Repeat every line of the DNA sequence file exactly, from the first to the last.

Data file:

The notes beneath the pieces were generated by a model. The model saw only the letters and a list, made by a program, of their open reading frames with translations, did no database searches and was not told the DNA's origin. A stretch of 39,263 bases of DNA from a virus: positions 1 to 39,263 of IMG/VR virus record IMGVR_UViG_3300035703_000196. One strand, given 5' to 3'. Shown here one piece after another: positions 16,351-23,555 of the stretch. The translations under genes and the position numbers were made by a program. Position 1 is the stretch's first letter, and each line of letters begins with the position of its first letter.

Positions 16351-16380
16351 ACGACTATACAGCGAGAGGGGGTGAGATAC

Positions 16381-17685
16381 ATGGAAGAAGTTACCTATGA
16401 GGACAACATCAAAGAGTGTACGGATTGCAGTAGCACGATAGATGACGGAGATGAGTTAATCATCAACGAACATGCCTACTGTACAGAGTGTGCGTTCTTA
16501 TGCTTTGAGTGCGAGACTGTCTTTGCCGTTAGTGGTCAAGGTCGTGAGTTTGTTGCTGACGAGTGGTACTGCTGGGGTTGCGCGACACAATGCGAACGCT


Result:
The notes beneath the pieces were generated by a model. The model saw only the letters and a list, made by a program, of their open reading frames with translations, did no database searches and was not told the DNA's origin. A stretch of 39,263 bases of DNA from a virus: positions 1 to 39,263 of IMG/VR virus record IMGVR_UViG_3300035703_000196. One strand, given 5' to 3'. Shown here one piece after another: positions 16,351-23,555 of the stretch. The translations under genes and the position numbers were made by a program. Position 1 is the stretch's first letter, and each line of letters begins with the position of its first letter.

Positions 16351-16380
16351 ACGACTATACAGCGAGAGGGGGTGAGATAC

Positions 16381-17685
16381 ATGGAAGAAGTTACCTATGA
16401 GGACAACATCAAAGAGTGTACGGATTGCAGTAGCACGATAGATGACGGAGATGAGTTAATCATCAACGAACATGCCTACTGTACAGAGTGTGCGTTCTTA
16501 TGCTTTGAGTGCGAGACTGTCTTTGCCGTTAGTGGTCAAGGTCGTGAGTTTGTTGCTGACGAGTGGTACTGCTGGGGTTGCGCGACACAATGCGAACGCT